Open Journal of Marine Science, 2011, 1, 43-49
doi:10.4236/ojms.2011.12005 Published Online July 2011 (
Copyright © 2011 SciRes. OJMS
The Effect of Photoacclimation on Photosynthetic Energy
Storage Efficiency, Determined by Photoacoustics
Yulia Pinchasov-Grinblat*, Razy Hoffman, Zvy Dubinsky
Faculty of Life Sciences, Bar-Ilan University, Ramat-Gan, Israel
Received May 11, 2011; revised May 23, 2011; accepted June 8, 2011
Photosynthesis rates in phytoplankton depend on light intensity and its spectral composition, however their
relation changes with photoacclimation. During the photoacclimation process algal cells optimize their har-
vesting and utilization of available light through series of related physical, biophysical, biochemical and
physiological changes. These changes result in the ability of phytoplankton to survive under dim light when
transported to the depth of the water column and avoid photodynamic damage when exposed to the intense
radiation at the surface. Any reduction in the efficiency of light utilization results in decreased rates of pho-
tosynthesis rate and slow growth. We present here the study of changes in photosynthetic energy storage ef-
ficiency of three phytoplankton species upon photoacclimation to low and high light, as measured by photo-
acoustics. Our results illustrate the power of photoacoustics as a tool in aquatic ecology and in the physio-
logical research of phytoplankton.
Keywords: Phytoplankton, Photoacclimation, Photosynthesis, Photoacoustics
1. Introduction
Phytoplankton, like all photosynthetic organisms, depend
on the capture of light and the transformation of its en-
ergy into stored photosynthate, which subsequently fuels
all ecosystem activities. For the first step of the photo-
synthetic process, light has to be intercepted by a variety
of light absorbing substances, the photosynthetic pig-
ments. These pigments are associated with proteins,
forming light harvesting arrays, or “antennae”, which
collect excitation energy and transfer it to the reaction
centers of the two photosystems, PSI and PSII that to-
gether constitute the photosynthetic unit. These photo-
synthetic units have a given probability or cross-section
for absorbing impinging light photons.
Because of the importance of photoacclimation for
phytoplankton which is frequently transported over two
orders of magnitude changes in light intensity within
hours, this process received considerable attention in the
study of aquatic primary production [1-3]. In all the nu-
merous studies of the mechanisms of the photoacclima-
tion process in phytoplankton, a common trend of in-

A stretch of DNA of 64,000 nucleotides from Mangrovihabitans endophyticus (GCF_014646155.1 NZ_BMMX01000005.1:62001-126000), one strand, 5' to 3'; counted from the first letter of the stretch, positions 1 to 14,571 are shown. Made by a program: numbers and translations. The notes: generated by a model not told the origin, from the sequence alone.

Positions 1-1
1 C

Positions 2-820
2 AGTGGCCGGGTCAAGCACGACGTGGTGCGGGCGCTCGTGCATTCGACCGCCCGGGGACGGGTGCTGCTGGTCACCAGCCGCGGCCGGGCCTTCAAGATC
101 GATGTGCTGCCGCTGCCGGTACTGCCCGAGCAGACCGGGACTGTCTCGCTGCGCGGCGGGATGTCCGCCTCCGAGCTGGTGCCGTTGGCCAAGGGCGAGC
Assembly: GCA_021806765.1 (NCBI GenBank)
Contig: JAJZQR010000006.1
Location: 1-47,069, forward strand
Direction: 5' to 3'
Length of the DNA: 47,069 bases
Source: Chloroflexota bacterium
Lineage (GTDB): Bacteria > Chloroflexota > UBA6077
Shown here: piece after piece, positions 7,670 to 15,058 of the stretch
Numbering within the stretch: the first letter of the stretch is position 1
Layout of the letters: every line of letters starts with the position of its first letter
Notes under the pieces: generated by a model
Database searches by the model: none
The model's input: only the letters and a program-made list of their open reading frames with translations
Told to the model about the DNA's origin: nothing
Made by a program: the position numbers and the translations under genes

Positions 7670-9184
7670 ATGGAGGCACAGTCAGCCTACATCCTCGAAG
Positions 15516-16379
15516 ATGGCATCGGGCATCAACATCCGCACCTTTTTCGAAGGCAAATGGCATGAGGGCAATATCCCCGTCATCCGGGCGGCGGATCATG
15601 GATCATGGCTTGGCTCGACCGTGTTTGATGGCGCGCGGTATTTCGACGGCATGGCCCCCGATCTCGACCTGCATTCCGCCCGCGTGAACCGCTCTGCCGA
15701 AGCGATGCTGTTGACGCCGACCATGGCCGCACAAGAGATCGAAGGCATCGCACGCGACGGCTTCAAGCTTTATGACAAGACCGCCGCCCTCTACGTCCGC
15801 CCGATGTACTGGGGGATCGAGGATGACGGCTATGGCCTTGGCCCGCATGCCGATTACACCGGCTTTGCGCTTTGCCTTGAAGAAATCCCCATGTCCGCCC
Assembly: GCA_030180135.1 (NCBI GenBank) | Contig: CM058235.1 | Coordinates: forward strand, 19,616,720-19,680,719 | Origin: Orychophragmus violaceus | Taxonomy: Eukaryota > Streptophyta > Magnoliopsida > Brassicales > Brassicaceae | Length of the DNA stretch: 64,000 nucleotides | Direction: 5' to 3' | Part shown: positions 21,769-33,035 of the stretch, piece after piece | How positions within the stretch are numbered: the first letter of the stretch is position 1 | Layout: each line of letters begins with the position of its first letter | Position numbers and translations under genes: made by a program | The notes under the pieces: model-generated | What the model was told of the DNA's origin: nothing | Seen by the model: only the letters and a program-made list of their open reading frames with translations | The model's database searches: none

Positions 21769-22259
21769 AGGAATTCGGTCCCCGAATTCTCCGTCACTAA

crease in chlorophyll a and in other light harvesting pig-
ments as growth irradiance decreases was observed.
Photoacclimation also affects pigment ratios of phyto-
plankton, as light harvesting pigments such as the
chlorophylls, phycobilins, fucoxanthin and peridinin in-
crease under low light, whereas photoprotective carote-
noids like β carothene, astaxanthin and xanthophyll cycle
pigments show the opposite relation with ambient light,
increasing whenever exposed to potentially harmfully
high intense light [4-7]. Most photosynthetic pigments
other than chloropyll a are an integral part of the light
harvesting antennae. These photosynthetic pigments re-
spond to changes in light intensity in a similar way to
that of chlorophyll a [8]. Concomitantly, as cellular pig-
mentation increases in the course of photoacclimation to
low light, the cross section of phytoplankton invariably
decreases [8,9]. This change in cross section resulting
from the increase in mutual shading between cellular
light harvesting entities, as their density increases. It
happens on all scales, among individual pigment mole-
cules, thylakoids, chloroplasts within cells, and among
cells in culture [10]. Upon exposure to high light inten-
sity, the above described trends are reversed [11].
The photoacoustic method, allows the direct determi-
nation of the energy storage efficiency of photosynthesis
by relating the energy stored by photosynthesis to the
total light energy absorbed by the plant material [12-14].
Depending on the efficiency of the photosynthetic sys-
tem, a variable fraction of the absorbed light energy is
stored, thereby affecting the heat evolved and the result-
ing photoacoustic signal.
By exposing the cells to a saturating continuous back-
ground light, no storage of any of the pulse energy can
take place, whereas in the absence of such light, a maxi-
mal fraction of the pulse energy is stored by photosyn-
thesis. Thus the maximal efficiency max , is determined